Finding My Car Key on the Second Try
Date: 05/29/2000 at 19:43:04 From: Peter J. Stubbs Subject: Probability I'm hoping you can explain this for my daughter, Jessica (age 13). There are seven different car keys in a box, including mine. I'm going to randomly remove one key at a time, and then try to start my car. If the key doesn't start the car, I'll discard the key. We know that the probability is one in seven that I'll retrieve my own car key on the first try. But what is the probability that I'll get my key on the second try? In Ask Marilyn (Parade Magazine, 05/28/00), Marilyn Vos Savant stated that the probability was still one in seven. My daughter insists that it is one in six. If the first key is known to be wrong, and is discarded, then there are six keys left and one favorable outcome, so one in six. Can you explain Marilyn's answer? Before any key is chosen, it seems to me equally likely that my key will be drawn on the first as the second, or even the last try. But once a key is chosen, and known to be wrong, doesn't that change the picture? Is this similar to the Monty Hall problem?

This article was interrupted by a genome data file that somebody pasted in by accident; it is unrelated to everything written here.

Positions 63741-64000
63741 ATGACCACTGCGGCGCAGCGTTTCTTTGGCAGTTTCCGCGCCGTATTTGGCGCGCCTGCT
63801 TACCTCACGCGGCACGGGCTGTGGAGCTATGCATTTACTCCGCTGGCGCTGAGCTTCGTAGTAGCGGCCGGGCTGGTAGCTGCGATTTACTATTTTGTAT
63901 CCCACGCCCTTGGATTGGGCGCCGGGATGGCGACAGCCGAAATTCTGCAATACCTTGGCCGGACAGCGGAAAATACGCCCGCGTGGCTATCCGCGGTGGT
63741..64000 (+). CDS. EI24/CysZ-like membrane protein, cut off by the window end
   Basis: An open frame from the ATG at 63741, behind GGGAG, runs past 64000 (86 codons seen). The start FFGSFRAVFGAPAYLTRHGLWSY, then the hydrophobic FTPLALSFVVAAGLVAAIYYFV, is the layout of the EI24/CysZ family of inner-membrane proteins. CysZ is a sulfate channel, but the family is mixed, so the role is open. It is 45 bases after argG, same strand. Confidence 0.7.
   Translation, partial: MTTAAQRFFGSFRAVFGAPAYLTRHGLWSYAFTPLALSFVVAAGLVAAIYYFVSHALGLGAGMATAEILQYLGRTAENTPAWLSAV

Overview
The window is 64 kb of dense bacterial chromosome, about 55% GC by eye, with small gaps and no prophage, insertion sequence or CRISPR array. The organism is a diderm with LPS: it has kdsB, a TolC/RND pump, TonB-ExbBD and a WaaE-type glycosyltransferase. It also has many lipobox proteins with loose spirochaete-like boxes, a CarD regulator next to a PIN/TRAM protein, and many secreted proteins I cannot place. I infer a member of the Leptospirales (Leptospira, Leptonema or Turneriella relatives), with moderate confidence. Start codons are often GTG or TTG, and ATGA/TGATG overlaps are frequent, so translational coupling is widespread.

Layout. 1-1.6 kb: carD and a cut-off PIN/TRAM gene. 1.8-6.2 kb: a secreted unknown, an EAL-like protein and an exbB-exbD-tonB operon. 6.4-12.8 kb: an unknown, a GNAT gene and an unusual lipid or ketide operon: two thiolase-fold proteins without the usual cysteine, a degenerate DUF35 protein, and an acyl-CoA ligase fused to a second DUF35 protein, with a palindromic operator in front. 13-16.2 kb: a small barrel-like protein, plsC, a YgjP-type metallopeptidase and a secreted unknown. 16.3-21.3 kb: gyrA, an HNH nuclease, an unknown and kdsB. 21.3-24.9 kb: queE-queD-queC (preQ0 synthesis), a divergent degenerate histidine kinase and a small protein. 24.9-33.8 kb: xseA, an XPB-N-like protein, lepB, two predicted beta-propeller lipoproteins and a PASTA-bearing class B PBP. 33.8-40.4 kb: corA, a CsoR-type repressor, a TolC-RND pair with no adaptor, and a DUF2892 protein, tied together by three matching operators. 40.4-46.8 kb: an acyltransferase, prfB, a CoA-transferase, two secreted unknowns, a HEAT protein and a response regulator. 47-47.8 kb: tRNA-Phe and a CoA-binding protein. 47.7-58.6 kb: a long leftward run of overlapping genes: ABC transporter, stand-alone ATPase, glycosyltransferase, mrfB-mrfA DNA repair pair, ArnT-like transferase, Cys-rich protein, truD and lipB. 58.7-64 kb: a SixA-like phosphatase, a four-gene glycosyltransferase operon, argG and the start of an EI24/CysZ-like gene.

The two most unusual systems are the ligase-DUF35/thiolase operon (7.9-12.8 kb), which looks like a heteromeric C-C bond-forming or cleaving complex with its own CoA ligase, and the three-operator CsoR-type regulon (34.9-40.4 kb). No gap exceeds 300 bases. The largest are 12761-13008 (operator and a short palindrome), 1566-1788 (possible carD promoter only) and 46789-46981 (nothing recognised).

Date: 05/30/2000 at 03:19:09 From: Doctor Floor Subject: Re: Probability Hi, Peter, Thanks for writing. This is not similar to the Monty Hall problem. You can read about Monty Hall in the Dr. Math FAQ: http://mathforum.org/dr.math/faq/faq.monty.hall.html The probability that the second key is your key contains two elements: The first key is not your key AND the second key is. Your daughter forgot the first element. The probability that the first key is not your key is 6/7. After that the probability that the second key is your key is 1/6. These two combine to 6/7 * 1/6 = 1/7. Your intuition that before starting it is equally likely that the first, second, third, or last try gives your key is indeed correct. I hope this clears it up. Best regards, - Doctor Floor, The Math Forum http://mathforum.org/dr.math/
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